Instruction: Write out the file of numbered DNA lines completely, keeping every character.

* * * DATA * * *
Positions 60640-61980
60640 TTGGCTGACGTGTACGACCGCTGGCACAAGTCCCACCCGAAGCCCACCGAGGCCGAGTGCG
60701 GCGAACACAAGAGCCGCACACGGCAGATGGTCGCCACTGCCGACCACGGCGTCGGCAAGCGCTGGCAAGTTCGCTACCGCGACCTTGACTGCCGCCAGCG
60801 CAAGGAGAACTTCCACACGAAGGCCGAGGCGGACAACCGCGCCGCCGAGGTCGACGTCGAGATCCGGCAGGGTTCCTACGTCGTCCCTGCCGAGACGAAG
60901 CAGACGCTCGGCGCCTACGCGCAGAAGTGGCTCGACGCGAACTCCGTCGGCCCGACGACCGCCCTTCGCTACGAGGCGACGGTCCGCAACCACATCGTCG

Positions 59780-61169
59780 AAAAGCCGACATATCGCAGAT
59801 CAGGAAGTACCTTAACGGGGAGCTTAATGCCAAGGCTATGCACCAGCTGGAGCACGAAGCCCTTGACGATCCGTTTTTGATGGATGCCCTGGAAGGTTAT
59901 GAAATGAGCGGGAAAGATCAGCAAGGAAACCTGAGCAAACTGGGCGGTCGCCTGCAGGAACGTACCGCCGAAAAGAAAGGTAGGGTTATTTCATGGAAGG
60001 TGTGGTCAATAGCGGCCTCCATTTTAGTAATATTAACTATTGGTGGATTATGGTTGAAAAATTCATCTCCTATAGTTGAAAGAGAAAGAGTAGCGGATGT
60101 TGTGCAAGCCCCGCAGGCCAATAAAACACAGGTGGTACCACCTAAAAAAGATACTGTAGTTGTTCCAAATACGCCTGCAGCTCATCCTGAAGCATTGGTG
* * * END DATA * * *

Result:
Positions 60640-61980
60640 TTGGCTGACGTGTACGACCGCTGGCACAAGTCCCACCCGAAGCCCACCGAGGCCGAGTGCG
60701 GCGAACACAAGAGCCGCACACGGCAGATGGTCGCCACTGCCGACCACGGCGTCGGCAAGCGCTGGCAAGTTCGCTACCGCGACCTTGACTGCCGCCAGCG
60801 CAAGGAGAACTTCCACACGAAGGCCGAGGCGGACAACCGCGCCGCCGAGGTCGACGTCGAGATCCGGCAGGGTTCCTACGTCGTCCCTGCCGAGACGAAG
60901 CAGACGCTCGGCGCCTACGCGCAGAAGTGGCTCGACGCGAACTCCGTCGGCCCGACGACCGCCCTTCGCTACGAGGCGACGGTCCGCAACCACATCGTCG

Positions 59780-61169
59780 AAAAGCCGACATATCGCAGAT
59801 CAGGAAGTACCTTAACGGGGAGCTTAATGCCAAGGCTATGCACCAGCTGGAGCACGAAGCCCTTGACGATCCGTTTTTGATGGATGCCCTGGAAGGTTAT
59901 GAAATGAGCGGGAAAGATCAGCAAGGAAACCTGAGCAAACTGGGCGGTCGCCTGCAGGAACGTACCGCCGAAAAGAAAGGTAGGGTTATTTCATGGAAGG
60001 TGTGGTCAATAGCGGCCTCCATTTTAGTAATATTAACTATTGGTGGATTATGGTTGAAAAATTCATCTCCTATAGTTGAAAGAGAAAGAGTAGCGGATGT
60101 TGTGCAAGCCCCGCAGGCCAATAAAACACAGGTGGTACCACCTAAAAAAGATACTGTAGTTGTTCCAAATACGCCTGCAGCTCATCCTGAAGCATTGGTG